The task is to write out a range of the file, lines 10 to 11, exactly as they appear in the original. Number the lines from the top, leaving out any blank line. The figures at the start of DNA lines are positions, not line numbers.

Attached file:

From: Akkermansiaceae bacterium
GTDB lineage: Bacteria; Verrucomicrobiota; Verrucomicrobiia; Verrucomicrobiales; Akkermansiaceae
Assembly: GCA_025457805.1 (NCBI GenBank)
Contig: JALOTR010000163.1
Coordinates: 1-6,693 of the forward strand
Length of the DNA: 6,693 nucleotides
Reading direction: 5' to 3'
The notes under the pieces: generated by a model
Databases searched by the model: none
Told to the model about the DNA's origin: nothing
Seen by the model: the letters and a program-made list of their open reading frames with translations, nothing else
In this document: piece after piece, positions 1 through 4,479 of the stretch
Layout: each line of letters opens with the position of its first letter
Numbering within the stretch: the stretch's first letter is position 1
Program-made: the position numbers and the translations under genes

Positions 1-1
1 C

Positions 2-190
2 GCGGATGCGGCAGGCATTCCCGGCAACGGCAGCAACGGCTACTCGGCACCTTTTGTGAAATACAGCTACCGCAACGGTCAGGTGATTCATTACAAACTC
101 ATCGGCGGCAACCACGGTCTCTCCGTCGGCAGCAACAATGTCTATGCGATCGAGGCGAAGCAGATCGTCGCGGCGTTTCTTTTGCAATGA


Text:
Told to the model about the DNA's origin: nothing
Seen by the model: the letters and a program-made list of their open reading frames with translations, nothing else